|Pretty Valley Camp|
I breakfasted in the filthy hut, dodging the rodent droppings on the cook bench and using the shellite stove rather than light the pot belly. The sky was overcast and gloomy.
|Pretty Valley Horse Yards|
|Snowbound Pretty Valley Hut|
I followed a few tracks in a direct line south to intercept the snow poles.
|South, towards the pole.|
|View of Mt Cope through the saddle|
|View of Mt Cope. It's a bit easier to follow the lower snowmobile tracks sidling the bump rather than the poles|
I followed the snow poles and came out too high from the saddle and had a steep run down the hill to the causeway. Snow conditions were good so this was not too hard.
|A short sharp drop down with 20kg pack|
|Big cloudy sky. Open view to Mt Cope and Cope Saddle|
An exposed treeless plain with meandering streams lay ahead with low cloud cover. A causeway showed a way across. A sliver of blue sky gave small cheer. On a previous trip here it was a whiteout with 1 pole visibility. I traversed around to the left in order to get down. No problems, the snow was in good condition.
|There was an icy flow under the causeway. A lonely place.|
There was just a light breeze, low glare with cloud cover and good visibility. It felt pretty isolated.
|Bleak skies, a breeze but good visibility this day.|
|Cope Saddle Hut emerges in view|
|Cope Saddle Hut. This interesting zoom shot of the hut roof from the same position as the previous photo shows a lot of foreshortening. The trail behind the hut is a long way behind and leads to yards.|
|Cope Saddle Hut. Is that a lightning rod on the roof? Hmm.|
The bleak hut is in an exposed location. There is water nearby in the aqueduct but no firewood except for what is in the hut, placed there for emergency use. This emergency shelter could be a sheltered lunch spot or a place to revitalise and treat your blisters!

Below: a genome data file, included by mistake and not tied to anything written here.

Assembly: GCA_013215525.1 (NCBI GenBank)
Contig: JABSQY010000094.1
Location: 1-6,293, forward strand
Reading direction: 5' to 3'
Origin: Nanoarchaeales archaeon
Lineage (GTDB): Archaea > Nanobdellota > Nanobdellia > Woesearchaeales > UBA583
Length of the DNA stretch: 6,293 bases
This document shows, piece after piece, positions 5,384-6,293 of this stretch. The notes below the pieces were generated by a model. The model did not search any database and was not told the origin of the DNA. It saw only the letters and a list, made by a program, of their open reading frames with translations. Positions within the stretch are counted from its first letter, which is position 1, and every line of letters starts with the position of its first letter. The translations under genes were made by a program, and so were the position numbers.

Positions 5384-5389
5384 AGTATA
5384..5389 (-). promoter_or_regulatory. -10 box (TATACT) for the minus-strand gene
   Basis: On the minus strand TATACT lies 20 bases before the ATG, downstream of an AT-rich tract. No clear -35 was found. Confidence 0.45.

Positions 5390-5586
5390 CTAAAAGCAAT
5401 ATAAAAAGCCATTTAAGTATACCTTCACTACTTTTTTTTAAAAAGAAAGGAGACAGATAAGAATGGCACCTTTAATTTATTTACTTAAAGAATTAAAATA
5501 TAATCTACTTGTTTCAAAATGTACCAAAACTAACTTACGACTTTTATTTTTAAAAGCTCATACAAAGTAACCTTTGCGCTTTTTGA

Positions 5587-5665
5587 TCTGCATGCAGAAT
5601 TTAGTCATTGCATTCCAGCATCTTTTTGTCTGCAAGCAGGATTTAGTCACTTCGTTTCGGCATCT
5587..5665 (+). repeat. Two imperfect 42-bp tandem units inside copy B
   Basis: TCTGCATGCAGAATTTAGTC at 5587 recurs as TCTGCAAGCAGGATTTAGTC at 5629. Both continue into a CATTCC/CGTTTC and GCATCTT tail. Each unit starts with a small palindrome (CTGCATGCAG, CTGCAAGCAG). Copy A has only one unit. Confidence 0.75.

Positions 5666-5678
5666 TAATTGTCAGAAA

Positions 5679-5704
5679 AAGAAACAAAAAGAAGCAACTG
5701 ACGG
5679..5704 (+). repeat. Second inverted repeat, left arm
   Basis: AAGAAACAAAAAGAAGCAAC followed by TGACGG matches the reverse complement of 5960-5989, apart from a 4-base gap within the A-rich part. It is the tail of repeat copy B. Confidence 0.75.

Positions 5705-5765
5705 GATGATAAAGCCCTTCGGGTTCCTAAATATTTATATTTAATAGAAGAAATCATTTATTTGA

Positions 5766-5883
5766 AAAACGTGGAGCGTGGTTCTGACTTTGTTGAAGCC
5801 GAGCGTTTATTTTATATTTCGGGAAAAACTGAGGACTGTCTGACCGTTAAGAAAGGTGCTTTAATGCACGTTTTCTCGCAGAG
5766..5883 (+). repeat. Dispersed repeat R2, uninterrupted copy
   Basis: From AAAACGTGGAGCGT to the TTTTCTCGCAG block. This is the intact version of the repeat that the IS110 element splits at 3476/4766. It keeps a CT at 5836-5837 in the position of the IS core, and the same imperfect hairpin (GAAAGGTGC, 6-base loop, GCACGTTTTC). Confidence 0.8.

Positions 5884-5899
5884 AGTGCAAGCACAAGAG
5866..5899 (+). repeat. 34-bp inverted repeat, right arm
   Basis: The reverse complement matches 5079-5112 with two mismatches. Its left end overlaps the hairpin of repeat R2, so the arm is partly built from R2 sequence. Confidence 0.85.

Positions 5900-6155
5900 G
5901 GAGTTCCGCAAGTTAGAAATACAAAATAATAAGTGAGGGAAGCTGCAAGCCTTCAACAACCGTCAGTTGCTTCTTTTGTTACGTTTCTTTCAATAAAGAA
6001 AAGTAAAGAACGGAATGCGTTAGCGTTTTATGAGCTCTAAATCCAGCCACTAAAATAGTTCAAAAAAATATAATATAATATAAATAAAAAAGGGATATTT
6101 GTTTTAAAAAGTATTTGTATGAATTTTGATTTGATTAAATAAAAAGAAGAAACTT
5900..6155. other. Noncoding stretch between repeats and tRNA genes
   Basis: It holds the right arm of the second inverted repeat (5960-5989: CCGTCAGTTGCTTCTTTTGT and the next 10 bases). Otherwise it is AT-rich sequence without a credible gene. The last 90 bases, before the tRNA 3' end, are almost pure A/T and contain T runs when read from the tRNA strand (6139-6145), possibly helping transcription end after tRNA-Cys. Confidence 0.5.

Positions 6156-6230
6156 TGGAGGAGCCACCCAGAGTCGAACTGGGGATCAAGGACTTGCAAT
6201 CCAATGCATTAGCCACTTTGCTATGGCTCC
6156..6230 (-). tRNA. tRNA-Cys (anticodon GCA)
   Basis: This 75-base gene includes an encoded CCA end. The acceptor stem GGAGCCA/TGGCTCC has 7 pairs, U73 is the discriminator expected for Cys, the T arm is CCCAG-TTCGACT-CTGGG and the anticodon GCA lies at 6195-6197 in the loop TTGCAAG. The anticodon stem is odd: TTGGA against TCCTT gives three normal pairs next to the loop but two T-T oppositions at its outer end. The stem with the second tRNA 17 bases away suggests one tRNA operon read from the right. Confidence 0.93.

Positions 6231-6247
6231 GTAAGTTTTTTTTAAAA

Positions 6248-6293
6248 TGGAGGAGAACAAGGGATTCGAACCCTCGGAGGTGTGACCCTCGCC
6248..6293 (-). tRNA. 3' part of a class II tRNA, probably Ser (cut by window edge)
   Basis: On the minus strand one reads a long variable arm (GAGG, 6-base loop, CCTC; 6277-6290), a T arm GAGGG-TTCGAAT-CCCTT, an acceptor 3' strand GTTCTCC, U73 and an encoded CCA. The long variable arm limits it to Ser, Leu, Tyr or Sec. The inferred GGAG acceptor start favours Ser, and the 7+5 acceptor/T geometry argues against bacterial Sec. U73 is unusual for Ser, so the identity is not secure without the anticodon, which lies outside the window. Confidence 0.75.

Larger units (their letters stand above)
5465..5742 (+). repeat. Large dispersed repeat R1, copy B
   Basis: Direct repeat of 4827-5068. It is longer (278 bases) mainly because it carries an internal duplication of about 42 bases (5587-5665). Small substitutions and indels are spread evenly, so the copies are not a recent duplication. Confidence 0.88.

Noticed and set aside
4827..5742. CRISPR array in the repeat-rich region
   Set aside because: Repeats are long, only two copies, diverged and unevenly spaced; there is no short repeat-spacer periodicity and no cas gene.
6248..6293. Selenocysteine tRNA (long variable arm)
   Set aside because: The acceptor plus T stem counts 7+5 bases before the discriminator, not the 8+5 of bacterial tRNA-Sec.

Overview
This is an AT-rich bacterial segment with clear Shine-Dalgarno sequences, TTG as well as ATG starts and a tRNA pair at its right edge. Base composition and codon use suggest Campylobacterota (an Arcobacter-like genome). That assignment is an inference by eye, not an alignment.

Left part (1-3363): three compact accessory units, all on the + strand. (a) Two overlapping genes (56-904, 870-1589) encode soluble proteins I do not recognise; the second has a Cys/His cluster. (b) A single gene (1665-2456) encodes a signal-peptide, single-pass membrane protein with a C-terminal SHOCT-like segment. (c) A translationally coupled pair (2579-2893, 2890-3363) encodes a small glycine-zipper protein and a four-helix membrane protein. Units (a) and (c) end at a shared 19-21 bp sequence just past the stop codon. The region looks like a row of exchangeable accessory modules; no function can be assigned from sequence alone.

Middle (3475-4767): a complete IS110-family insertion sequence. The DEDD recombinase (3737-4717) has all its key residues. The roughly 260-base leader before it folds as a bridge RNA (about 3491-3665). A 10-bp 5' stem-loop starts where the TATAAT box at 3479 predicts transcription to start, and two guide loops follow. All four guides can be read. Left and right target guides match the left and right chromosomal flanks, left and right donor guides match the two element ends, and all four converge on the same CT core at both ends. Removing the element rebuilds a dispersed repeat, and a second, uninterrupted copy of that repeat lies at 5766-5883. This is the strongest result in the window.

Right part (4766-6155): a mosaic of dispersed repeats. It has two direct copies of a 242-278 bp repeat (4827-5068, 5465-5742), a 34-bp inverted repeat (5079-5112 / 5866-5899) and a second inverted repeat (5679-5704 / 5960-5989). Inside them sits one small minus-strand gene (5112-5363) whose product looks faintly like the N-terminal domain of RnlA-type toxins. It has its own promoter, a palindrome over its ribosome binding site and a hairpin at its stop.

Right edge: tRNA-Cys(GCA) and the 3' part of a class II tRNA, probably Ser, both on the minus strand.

|The faint snowpole line on the distance is where I've been. Looking back at Mt McKay through the saddle.|
Turn off the track at its most Eastern point. The huts are hidden a couple of hundred metres through the trees. A few old snow-filled ski trails showed the way.
|Head East off the track to Ryders Yards|
|Old cattle or horse loading ramp|
It was at this point I realised I left a 4L water bladder hanging up back at Pretty Valley. It would be at least a 2 hour return journey. I wasn't going back there now, even if I had time and took just a day pack. The heel blisters would flare and cripple me in the rush, and I could find myself returning here in the dark without the bag. So I gave up the bladder as lost. Eventually it did turn up at the end of the season (another story) but the bladder had perished beyond repair.
|Huts at Ryders Yards. There is no toilet here.|
First I explored all the huts. The sleeping hut has a 2 panel glass door and the afternoon sun was passing through it! Awesome. Nice to sit on a chair here, like a sun room.
The main hut was clean with a table and chairs, a big fireplace and plenty of firewood. Just as well as any fallen wood was well covered in snow. I looked for a water source a few hundred metres downhill - it looked boggy and difficult to access. I had a small lunch, set the fire and pitched my tent and was making a snow wall on one side of my tent when at about 2:30pm 5 snow shoers from Perth doing Mt Bogong to Mt Hotham.
I set off to fetch water 500m away from the aqueduct I passed earlier using a plastic bag to hold it. I had to kick steps down the culvert to access the water as it came out of a concrete pipe. I brought 5 litres back but must have been away at least 30 minutes.
|Ice crystals showing uniform randomness|
There was a very cold light westerly breeze. I used the snow shovel to build a small wind wall near my tent but the snow was not sticking together much and acting like sand. This took a long time and it was barely high enough above the fly edge. Then it was time to boil water for soup and prepare the evening meal which took a lot more time than it does at home even though it was all prepared!
I didn't take enough photos of the camp as I seemed to have so many things to do and most of the time I was there it was dark.
We all had dinner in the hut and sat around the fire to keep warm. Although the fire was hot the hut was poorly insulated with just iron cladding. So outside of the fire's radiation you felt cold. Soon boots, socks and garments were steaming away. My day socks were damp and had contributed to my heel hotspots. I tried my best to dry them.
I soaked up the final warmth from the glowing coals until I retired. It was a very cold night with frost and I put on most of my clothing in the bag.
|Tent pitched outside the main hut.|
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